Vermont's golf courses are only playable a few months of the year, but when the links are open, they're a glorious place to be.
On a recent spring day, four lanky teenage boys are strolling along the verdant green of Rocky Ridge Golf Club's first fairway, their clubs slung over their backs. One of them is practicing for the Champlain Valley Union High School boys' golf team; the others are keeping him company and spending some quality time outside. It's a bluebird spring day, 61 degrees; the distant hum of cars is the only thing interrupting the hush that has fallen on this corner of St. George, near Hinesburg.
The idyllic scene makes it hard to argue with Ed Coleman, Rocky Ridge general manager and head golf pro, when he proclaims back at the clubhouse, "There's no better place than Vermont to learn golf."
Founded in 1963, Rocky Ridge sees its share of young players, Coleman says. Members' children play free until they're 18, and Coleman sees lots of grandparents with their grandkids on the course. The club offers junior memberships at a discount, but according to Coleman, kids should be at least 8 or 9 before they enroll in formal golf lessons — that's when they have the strength to swing a golf club properly. Until then, they should stick to mini-golf courses and driving ranges.
Both are "extremely beneficial," he says. "The more time you have access to a club and a ball, the better. It's also fun!"
Players ages 8 to 14 can enroll in Rocky Ridge's summer academies. "We break it right down to the fundamentals — grip, stance, posture, alignment, swing," Coleman says. The basics aren't difficult to learn. "We take them from hitting ground balls to hitting wonderfully struck golf shots, sometimes on the first day."
The kids pick up more than technical skills. "When you spend four hours out there with friends," he says, "you develop attributes such as honesty and courage. There's a lot of positivity and resiliency — golf can be a tremendous asset to a young person's development."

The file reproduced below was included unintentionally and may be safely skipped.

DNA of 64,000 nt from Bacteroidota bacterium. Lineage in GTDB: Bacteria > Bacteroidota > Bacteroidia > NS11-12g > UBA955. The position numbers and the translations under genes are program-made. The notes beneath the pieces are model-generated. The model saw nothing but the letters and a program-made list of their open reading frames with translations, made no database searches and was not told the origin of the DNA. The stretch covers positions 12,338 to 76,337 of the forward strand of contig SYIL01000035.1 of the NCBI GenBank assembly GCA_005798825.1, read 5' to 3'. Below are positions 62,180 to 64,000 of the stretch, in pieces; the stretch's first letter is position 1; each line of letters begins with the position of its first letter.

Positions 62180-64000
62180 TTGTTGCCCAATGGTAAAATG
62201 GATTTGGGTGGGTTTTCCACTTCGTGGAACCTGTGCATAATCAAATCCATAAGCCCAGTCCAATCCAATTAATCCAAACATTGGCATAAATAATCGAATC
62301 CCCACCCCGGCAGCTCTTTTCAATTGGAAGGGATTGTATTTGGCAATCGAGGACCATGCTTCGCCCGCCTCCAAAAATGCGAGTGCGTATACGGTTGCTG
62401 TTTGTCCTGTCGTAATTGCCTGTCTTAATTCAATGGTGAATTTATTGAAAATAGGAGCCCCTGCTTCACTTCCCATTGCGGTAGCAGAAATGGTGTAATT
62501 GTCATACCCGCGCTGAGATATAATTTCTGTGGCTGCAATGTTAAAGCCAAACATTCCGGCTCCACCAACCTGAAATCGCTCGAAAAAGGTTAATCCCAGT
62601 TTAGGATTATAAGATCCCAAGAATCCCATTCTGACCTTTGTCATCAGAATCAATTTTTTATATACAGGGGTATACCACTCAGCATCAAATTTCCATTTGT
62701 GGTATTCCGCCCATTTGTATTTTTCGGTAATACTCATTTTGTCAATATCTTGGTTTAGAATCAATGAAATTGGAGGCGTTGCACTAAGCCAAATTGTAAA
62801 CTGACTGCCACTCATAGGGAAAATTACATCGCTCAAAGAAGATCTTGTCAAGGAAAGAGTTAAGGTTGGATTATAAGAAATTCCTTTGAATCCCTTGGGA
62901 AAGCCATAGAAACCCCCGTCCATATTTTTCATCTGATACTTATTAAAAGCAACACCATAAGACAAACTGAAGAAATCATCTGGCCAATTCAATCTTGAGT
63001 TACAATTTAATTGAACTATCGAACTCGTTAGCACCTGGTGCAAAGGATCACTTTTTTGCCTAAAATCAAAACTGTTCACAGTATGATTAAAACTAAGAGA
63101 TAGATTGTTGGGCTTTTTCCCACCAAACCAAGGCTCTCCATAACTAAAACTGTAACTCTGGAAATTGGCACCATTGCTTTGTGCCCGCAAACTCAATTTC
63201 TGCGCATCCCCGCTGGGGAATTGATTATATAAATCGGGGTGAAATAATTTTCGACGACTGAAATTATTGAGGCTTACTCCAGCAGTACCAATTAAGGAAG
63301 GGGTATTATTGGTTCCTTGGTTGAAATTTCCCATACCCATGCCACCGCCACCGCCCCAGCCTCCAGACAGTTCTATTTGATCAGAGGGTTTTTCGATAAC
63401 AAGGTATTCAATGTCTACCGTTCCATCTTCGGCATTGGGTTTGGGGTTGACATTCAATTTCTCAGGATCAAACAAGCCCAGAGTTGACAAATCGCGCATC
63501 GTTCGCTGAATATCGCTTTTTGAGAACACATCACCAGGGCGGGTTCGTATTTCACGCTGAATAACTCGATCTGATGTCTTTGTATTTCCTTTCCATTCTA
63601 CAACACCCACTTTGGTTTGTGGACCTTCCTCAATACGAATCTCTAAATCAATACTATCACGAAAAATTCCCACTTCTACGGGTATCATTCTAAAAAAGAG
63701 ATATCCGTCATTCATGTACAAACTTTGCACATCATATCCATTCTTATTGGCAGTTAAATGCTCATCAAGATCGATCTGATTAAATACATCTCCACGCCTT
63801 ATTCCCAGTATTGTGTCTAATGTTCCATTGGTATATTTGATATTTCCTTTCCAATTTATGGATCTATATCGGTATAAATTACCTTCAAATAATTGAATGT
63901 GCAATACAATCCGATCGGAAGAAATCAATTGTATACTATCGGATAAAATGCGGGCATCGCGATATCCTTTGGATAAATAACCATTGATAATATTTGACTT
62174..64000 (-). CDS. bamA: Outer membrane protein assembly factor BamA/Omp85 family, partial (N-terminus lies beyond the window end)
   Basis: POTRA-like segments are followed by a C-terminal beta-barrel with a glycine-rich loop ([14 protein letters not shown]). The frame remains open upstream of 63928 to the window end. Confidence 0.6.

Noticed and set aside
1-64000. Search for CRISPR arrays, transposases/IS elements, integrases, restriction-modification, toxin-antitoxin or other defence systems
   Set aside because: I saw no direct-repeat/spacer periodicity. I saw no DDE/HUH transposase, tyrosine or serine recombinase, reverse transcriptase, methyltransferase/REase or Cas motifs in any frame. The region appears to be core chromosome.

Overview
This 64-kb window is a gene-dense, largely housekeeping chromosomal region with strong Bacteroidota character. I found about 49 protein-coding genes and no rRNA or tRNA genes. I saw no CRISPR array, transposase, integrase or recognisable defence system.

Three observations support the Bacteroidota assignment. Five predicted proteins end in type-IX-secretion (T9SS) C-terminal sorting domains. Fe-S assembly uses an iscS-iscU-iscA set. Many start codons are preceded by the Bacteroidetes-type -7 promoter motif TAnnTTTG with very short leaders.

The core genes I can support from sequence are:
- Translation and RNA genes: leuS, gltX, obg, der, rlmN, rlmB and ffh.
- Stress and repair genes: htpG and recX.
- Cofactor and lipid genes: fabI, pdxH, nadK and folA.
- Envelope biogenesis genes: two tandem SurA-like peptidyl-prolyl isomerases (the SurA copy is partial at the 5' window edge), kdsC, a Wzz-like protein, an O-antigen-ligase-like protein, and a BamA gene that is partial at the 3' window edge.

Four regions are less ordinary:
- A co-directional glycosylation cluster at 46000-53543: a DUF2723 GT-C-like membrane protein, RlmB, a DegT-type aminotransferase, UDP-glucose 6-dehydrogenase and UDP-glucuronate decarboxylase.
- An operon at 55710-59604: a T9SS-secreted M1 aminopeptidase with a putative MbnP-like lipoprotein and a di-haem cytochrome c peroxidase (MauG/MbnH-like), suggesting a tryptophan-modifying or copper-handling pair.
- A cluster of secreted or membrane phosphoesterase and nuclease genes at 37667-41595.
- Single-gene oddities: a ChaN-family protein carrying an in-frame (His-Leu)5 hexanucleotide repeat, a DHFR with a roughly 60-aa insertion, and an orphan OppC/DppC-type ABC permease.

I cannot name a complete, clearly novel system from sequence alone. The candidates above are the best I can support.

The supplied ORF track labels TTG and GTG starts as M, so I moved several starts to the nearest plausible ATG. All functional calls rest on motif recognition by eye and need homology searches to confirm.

During the past 10 years, Coleman adds, golf companies have made major advances in developing junior equipment, which makes the game even more accessible for kids — and surprisingly affordable. A new set of clubs costs between $150 and $300, with better bargains on used sets.
Tee time doesn't have to break the bank, either. While elite players flock to pricey private clubs, the Green Mountain State is home to a number of public-access courses such as St. George's Rocky Ridge. Some of them are on former dairy farms, whose affable owners have turned the pastures into putting greens.
At these public clubs, the cost of an unlimited-play membership is comparable to a season ski pass — cheaper if you've got a kid tagging along for free. Nonmember greens fees at Rocky Ridge range from $22-$42 per player, depending on the time, day of the week and number of holes.
Coleman points out that kids who've learned golf often return with their friends, parents or grandparents. "It's a mutual learning environment," he says. "You always come away with a smile on your face."
For kids in particular, golf can be a refuge from the rigors of school-year schedules. Making their way across the soft, perfectly manicured grass, they can enjoy conversations that last nine holes — or 18. As Carter Knox, a 17-year-old junior at CVU, puts it: "You get to be you." K
Rocky Ridge is located at 7470 Route 116, St. George. It's open seven days a week, from 7 a.m. to sunset, now until mid-October. Find more information about membership, tee times and the summer youth academy on their website.
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